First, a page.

Tag Archives: Buttes-Chaumont

12 Days in Paris: Day 9

On the ninth day my French friend Véronique offered to show me around.  I was curious to see the 19th arrondissement, which is a diverse residential neighborhood that has recently grown in popularity (or rather is gentrifying).   Our first stop was 104/Centquarte, a contemporary art center in the former building of Municipal Funeral Services. Over 200 artists work in the center’s studio spaces, which are open to the public. Unfortunately, we were there too early and most of the building was closed, but we saw some installations around the vast lobby.

Hills covered in CDs at 104/Centquatre

The coolest wire fence ever

After 104/Centquatre, we took the subway a few stops to the nearby Buttes-Chaumont park.  Buttes-Chaumont makes Central Park look like a flatland.  The park has a lake, waterfalls, bridges, cliffs, hills, etc.  It reminded me of the romantic-style settings of Watteau’s fête galante paintings (a genre of paintings typically depicting aristocrats frolicking outdoors).

On the suspension bridge in Buttes-Chaumont Park

Look at Véronique's t-shirt!

We went for a mini-hike in the park and then met up with our friend Jacqueline for lunch in the Marais. We went to one of the two locations of the Rose Bakery, which is my favorite non-French, non-Moroccan restaurant in Paris.  The restaurant is owned by a Franco-English couple and serves English-inspired food, specializing in market-fresh vegetable dishes and baked goods.  We ordered two vegetarian tarts and one tofu avocado salad to split.  The food was delicious and the trendy people-watching was equally interesting (my friends recognized a French actress, although I didn’t know her).  I found it was funny that the restaurant’s help wanted sign was only in English.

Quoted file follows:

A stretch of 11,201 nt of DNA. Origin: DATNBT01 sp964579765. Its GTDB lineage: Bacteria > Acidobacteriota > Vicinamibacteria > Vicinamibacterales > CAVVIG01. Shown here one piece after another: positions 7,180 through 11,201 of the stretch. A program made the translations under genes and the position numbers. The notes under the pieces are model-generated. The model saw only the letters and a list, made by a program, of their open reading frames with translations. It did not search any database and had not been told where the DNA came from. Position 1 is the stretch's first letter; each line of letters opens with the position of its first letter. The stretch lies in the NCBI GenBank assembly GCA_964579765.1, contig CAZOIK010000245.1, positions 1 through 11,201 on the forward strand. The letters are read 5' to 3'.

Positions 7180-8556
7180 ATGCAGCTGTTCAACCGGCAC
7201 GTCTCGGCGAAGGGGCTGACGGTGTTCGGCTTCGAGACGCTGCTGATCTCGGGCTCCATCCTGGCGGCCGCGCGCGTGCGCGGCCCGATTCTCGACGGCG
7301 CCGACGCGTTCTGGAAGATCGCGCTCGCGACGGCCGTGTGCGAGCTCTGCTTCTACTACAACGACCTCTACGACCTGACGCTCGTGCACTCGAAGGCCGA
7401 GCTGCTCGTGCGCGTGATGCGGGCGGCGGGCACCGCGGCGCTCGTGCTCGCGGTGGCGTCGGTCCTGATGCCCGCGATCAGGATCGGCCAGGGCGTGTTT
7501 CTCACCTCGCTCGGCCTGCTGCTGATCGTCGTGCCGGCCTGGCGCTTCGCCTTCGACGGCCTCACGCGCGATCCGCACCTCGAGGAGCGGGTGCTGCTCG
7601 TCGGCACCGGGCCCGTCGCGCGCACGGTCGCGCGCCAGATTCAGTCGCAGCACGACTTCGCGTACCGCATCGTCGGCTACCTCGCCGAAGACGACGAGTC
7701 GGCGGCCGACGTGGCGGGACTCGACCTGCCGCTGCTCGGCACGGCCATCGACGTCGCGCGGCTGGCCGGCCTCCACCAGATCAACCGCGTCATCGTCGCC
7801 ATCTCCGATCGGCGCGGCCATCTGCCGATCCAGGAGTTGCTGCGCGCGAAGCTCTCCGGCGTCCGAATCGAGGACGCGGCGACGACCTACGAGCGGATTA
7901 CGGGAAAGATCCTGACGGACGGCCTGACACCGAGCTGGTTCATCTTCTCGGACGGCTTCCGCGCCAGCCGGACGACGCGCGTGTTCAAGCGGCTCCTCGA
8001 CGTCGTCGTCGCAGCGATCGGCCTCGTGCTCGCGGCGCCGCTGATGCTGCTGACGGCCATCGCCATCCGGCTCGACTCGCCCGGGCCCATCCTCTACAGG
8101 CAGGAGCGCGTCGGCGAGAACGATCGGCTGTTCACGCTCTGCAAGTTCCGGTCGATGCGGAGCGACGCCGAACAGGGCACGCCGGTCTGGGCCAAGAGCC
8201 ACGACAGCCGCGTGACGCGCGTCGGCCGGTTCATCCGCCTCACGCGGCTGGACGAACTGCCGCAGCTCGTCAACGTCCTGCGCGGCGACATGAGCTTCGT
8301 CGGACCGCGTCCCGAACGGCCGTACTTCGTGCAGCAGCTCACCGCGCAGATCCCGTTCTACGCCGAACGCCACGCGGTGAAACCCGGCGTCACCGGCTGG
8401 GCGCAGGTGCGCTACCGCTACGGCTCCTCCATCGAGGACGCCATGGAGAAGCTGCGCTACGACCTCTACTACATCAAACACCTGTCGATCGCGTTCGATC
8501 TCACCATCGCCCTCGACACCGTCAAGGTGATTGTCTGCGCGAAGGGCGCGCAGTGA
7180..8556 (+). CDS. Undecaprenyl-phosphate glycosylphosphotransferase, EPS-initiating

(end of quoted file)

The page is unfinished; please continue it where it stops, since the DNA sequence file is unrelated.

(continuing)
Excellent meal at the Rose Bakery

Following lunch Véronique and Jacqueline showed me their favorite boutiques in the Marais. We walked to the Bastille and then decided to go to the Great Mosque of Paris for tea. The Great Mosque is the largest mosque in France and it is stunning!  We selected several types of middle eastern pastries and then sat in the courtyard garden where waiters came around with trays of sweet mint tea.  The courtyard was pretty and relaxing, minus the occasional pigeon flying around.  We peeked into the indoor restaurant, which was also quite beautiful and took some photos there.

Courtyard at the Great Mosque of Paris

Marzipan-ish pink almond pastry and delicious sweet mint tea

Indoor restaurant at the Great Mosque

Jacqueline and I posing at the indoor restaurant

We took the bus back to my friend’s apartment to meet Monica.  It was my first and last time on a bus in Paris, since  similar to NY’s buses, it was scenic, but very very slow.  At night Monica and I went out for (an undocumented) dinner with a family friend at the historic Brasserie Wepler.  Picasso, Modigliani, Apollinaire, Henry Miller, and Truffaut all frequented the restaurant, so it was lovely to experience the grand brasserie and enjoy a meal with great company.


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